If you visit Tromso in summer, you’ll be treated to stunning landscapes, magnificent hikes, kayaking around the fjords, Arctic beaches, a bustling student town and the Midnight Sun if you’re there from end of May to end of July.
How to get to Tromso
We flew from London Gatwick to Tromso with Norwegian direct, which took 3.5 hours each way. Norwegian is the only airline that flies direct, and you’ll probably pay between £120 and £150 return from London, cheaper if you book in advance and don’t fly on weekends.
If you’re travelling in the summer then there may not be direct flights available, in which case you’ll need to fly to Oslo and then up to Tromso from there. I’m impatient though so I always pay a bit extra if there’s a direct option available!
We landed at 9pm to -10° at the airport and we were wearing very mild London winter clothes (including bare ankles ha), so keep that in mind when you’re packing your hand luggage.
How to get to Tromso from the airport
260 NOK from the airport to Tromso Lodge and Camping. Go right when you come out of arrivals and the taxi line is at an exit about 100m down the airport. You can pay by card!
Where to stay in Tromso
Hotels in Tromso are expeeeensive, like over £120 per night for somewhere pretty average, room only. We split our time between two gorgeous (and cheap!) options: Tromso Lodge and Camping for two nights, and an Airbnb in the city for two nights. I would definitely recommend booking somewhere with access to a kitchen because eating out is insanely pricey, so being able to cook some noodles or porridge is a real money-saver.
Tromso Lodge and Camping
Located across the bridge from the main city centre, Tromso Lodge and Camping is maybe the most photogenic campground on the planet. In winter anyway! They’ve got gorgeous little red cabins, straight out of Wes Anderson movie.
We got a traditional cabin which was slightly bigger than the cheaper option, with a full kitchen, lounge, dining area, bathroom and two rooms with two bunk beds each. Note that their opening hours are 7am to 8pm, and if you arrive late (like we did, thanks flight delays) they just put your key in the grey bin by reception door.
The campground is colder than Tromso city centre as it’s located in a valley under the mountains, but the insulation is perfect so you don’t feel the cold at all. It’s about seven minutes’ walk to the nearest bus stop (straight into the city), 30 minutes’ walk to the cable car and about 45 minutes walk across the bridge to the town centre.
After two days in the crazy cute campground, we moved house into a central city Airbnb, just two minutes from the main street in Tromso. The apartment was one bedroom, one bathroom, a full kitchen and spacious lounge. It was definitely one of Tromso’s cheaper options and it set us back about £110 per night including the cleaning fee. It also had a fold out couch so could sleep an extra two people if needed.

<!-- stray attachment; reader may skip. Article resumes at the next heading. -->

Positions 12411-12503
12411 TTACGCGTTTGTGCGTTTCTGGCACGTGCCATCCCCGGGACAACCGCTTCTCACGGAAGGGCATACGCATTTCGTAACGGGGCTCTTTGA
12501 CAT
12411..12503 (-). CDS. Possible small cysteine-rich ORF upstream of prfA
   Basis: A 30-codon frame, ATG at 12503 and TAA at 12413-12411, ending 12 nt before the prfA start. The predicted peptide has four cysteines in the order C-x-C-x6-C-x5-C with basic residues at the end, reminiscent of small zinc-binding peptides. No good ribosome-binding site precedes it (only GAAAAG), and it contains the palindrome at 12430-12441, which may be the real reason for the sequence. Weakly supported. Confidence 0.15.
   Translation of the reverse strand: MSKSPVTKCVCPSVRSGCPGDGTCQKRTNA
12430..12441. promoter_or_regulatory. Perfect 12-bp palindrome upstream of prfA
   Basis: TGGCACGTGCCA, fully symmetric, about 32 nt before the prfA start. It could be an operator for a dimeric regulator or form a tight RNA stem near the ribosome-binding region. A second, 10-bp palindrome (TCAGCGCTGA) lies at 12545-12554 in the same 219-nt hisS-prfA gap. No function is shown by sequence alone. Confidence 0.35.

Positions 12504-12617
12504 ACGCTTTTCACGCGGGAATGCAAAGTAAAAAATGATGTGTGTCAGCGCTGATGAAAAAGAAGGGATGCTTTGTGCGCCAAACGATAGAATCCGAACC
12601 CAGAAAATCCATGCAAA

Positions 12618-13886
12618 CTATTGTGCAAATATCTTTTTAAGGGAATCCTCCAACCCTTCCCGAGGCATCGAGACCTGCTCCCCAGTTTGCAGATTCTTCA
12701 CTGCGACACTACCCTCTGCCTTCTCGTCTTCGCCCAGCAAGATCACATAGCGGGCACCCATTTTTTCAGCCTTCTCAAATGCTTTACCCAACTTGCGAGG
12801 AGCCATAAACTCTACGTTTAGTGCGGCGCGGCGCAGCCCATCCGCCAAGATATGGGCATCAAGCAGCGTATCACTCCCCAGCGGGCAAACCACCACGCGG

The location was ideal, the key was in a lockbox right outside and there was loads of space for us to unpack our suitcases into an absolute mess. The insulation wasn’t as good as Tromso Lodge and Camping but the bed linen was super warm (duck down!) and Berit brought us spare blankets when we mentioned that we were a bit cold after a day of snowmobiling in -30°C. Now that’s customer service!
Get £25 off your first Airbnb booking when you use this link!
How to get around Tromso
Tromso is a small town, and it’s easy to get around by bus or by taxi. There’s no Uber but Tromso Taxi has their own app where you can book and pay for rides. It cost us 260 NOK to get from the airport to our lodge, and then about 160 NOK to get from the lodge to the city when we needed to move our suitcases.
The bus is easy too, just download the Troms Mobillett app to pre-purchase tickets (33 NOK per journey), or pay in cash when you jump on (which is slightly more expensive). We loaded 200 NOK at the beginning of the trip and had 68 NOK leftover after taking two trips each, including one out to the airport. You can also buy a 24 hour pass for 100 NOK but I think it’d be unlikely that you’d use the bus enough to make it worth it.
Note that the buses don’t go that often, a maximum of four times per hour in peak times, so check the timetable before you plan your transport.
In summer I imagine Tromso would be very car-friendly, but I would not recommend hiring a car in winter unless you’re an experienced winter/snow/ice driver.
What to do in Tromso
Tromso is a winter wonderland with plenty to do and see if you’re up for an adventure, but you need to get out of the city for the best experiences.
Fjellheisen Cable Car
In Tromso itself make sure you take a trip up the Fjellheisen cable car, across the bridge from the central city. It costs 210 NOK return per adult, or you can buy one way and walk either up or down (not recommended in winter unless you have appropriate winter hiking gear).
The view is truly incredible, especially if you catch it at the perfect light. We were there in only the second week after the polar night so we had about five hours of the most beautiful golden light, with the sun only just rising over the mountains.